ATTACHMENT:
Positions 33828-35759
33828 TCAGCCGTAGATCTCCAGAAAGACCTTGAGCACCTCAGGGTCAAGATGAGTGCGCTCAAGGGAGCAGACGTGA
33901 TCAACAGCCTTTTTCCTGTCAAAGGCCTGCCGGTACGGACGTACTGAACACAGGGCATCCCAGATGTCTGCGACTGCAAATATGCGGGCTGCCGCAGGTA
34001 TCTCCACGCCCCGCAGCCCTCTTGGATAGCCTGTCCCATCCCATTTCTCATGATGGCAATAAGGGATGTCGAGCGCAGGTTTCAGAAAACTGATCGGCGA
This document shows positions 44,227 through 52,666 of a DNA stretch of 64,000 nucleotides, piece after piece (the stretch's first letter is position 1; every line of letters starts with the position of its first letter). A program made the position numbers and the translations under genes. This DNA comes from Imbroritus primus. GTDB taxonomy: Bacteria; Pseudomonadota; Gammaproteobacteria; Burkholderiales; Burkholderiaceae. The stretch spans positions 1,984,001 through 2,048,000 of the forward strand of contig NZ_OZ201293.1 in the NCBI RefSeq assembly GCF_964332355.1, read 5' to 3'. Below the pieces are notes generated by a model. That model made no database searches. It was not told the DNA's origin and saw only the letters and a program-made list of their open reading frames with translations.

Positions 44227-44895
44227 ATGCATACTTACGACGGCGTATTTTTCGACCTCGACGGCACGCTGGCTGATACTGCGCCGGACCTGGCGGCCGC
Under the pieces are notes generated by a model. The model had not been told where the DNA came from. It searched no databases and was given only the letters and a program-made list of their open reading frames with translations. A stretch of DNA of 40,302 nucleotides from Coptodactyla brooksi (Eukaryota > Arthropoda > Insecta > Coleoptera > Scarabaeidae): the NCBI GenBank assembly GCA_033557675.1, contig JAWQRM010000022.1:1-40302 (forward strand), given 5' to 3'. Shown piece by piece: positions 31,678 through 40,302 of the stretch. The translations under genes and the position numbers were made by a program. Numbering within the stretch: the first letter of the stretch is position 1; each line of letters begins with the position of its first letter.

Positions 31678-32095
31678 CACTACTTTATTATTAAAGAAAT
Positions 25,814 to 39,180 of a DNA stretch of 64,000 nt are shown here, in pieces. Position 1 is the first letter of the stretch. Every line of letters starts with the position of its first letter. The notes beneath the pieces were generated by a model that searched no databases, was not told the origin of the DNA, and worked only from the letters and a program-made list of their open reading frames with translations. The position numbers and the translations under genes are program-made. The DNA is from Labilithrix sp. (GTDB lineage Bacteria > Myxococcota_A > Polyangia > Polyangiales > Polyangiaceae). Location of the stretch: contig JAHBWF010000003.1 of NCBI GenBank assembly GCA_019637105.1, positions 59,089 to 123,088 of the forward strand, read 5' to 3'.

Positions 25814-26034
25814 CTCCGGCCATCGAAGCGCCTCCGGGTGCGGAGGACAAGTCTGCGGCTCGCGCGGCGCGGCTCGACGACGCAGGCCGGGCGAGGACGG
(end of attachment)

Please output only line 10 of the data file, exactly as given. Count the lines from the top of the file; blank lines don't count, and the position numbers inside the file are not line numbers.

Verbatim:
31678 CACTACTTTATTATTAAAGAAAT